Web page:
<%BANNER%>

Executive Functions in Children with Reading Disability


PAGE 1

1 EXECUTIVE FUNCTIONS IN CHILDR EN WITH READING DISABILITY By SARAH J. MCCANN A THESIS PRESENTED TO THE GRADUATE SCHOOL OF THE UNIVERSITY OF FLOR IDA IN PARTIAL FULFILLMENT OF THE REQUIREMENTS FOR THE DEGREE OF MASTER OF SCIENCE UNIVERSITY OF FLORIDA 2007

PAGE 2

2 2007 Sarah J. McCann

PAGE 3

3 ACKNOWLEDGMENTS I thank Shelley C. Heaton, Ph.D. for her invaluab le mentorship throughout this project. I also thank Tim Conway, Ph.D., fo r his guidance and expertise, and Richard Frye, M.D., Ph.D. for his help during the con ceptualization of this project. Fina lly, I thank my parents, Martha and Joseph, for their encouragement and unconditional support.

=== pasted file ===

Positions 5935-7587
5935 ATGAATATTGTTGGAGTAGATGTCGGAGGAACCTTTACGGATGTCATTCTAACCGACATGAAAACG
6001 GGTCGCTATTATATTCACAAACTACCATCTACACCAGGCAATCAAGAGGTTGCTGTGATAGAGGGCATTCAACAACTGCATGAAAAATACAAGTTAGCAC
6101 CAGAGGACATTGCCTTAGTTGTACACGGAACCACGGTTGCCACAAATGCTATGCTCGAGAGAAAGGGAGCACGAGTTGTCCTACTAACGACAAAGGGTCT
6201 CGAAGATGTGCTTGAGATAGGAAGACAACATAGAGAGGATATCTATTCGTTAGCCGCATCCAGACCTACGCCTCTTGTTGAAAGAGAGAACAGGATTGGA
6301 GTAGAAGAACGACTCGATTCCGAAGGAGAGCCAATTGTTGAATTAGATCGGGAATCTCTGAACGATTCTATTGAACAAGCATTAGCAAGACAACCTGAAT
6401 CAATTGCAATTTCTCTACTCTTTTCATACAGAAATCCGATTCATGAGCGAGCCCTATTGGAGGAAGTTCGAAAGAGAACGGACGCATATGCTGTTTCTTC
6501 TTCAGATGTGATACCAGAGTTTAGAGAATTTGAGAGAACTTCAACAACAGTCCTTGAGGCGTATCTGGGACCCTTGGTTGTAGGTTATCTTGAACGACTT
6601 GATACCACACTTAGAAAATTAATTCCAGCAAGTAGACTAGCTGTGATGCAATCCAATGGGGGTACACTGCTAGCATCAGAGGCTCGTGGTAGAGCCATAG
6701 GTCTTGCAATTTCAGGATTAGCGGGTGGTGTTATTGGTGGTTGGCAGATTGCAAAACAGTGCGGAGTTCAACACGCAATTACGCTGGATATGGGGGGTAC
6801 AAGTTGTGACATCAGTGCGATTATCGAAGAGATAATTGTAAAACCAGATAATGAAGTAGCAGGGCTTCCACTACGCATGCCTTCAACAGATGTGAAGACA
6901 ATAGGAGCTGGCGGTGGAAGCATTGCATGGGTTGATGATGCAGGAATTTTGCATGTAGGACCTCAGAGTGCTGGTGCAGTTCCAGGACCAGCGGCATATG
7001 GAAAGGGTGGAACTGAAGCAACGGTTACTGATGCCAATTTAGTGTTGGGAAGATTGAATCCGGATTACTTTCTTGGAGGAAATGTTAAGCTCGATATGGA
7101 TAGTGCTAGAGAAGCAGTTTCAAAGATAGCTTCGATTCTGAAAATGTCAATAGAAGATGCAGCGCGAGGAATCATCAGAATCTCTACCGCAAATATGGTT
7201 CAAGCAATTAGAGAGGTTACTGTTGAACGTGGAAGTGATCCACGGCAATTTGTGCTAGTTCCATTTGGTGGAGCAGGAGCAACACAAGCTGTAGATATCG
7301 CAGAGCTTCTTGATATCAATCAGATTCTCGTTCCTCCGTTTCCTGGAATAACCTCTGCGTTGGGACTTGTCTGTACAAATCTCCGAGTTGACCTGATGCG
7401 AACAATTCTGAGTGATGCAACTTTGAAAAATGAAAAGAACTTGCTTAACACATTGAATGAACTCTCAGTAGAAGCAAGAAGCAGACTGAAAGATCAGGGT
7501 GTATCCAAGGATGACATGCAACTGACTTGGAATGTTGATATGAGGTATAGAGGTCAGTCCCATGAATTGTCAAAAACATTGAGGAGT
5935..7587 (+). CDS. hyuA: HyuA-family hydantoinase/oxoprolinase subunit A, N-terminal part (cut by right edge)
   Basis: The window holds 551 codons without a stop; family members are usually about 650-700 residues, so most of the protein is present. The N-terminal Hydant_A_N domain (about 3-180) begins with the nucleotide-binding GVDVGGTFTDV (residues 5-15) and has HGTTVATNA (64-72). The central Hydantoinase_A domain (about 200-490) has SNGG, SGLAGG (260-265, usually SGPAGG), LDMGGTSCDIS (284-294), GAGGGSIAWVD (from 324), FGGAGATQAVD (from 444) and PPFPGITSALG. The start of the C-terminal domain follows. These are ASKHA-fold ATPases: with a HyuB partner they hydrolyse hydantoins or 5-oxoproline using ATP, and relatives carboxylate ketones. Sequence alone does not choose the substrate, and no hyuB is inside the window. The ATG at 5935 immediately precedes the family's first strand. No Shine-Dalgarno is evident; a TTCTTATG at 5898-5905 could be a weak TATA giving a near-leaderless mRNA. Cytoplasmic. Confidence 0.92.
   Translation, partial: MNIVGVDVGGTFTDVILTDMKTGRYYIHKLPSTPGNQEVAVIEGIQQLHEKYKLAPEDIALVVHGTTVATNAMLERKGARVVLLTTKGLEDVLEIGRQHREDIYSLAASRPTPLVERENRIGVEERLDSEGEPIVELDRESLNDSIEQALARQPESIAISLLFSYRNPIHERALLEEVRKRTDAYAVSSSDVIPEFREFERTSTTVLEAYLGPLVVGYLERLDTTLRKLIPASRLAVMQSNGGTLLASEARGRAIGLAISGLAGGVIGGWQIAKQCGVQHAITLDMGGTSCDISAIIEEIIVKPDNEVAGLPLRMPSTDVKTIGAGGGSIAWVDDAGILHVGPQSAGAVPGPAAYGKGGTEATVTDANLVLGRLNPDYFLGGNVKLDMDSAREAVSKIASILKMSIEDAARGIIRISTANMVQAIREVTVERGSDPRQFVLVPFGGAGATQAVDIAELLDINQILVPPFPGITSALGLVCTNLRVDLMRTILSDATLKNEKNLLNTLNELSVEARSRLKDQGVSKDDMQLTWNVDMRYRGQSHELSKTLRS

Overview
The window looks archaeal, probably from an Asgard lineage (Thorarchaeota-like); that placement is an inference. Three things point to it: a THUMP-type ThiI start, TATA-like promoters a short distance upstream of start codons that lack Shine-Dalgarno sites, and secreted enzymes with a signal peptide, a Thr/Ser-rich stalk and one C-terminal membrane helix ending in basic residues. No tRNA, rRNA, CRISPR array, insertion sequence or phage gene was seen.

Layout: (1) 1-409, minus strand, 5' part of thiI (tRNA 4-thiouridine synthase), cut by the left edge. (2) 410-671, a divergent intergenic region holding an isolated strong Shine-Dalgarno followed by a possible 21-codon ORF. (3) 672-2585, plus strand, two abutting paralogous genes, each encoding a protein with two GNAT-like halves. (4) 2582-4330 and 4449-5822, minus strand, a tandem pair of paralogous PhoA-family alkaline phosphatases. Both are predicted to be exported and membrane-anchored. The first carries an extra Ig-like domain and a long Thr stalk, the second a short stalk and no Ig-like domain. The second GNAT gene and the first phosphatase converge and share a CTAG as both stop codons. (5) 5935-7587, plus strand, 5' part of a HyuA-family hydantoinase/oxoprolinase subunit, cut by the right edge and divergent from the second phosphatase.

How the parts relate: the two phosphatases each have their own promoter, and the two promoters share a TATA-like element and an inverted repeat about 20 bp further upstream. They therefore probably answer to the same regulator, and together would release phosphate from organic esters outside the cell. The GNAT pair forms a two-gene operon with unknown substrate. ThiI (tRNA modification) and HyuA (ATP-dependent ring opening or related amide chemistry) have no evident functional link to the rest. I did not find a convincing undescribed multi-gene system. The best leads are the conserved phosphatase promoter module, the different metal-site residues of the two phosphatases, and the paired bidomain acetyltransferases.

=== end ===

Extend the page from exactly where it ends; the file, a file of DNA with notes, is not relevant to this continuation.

PAGE 4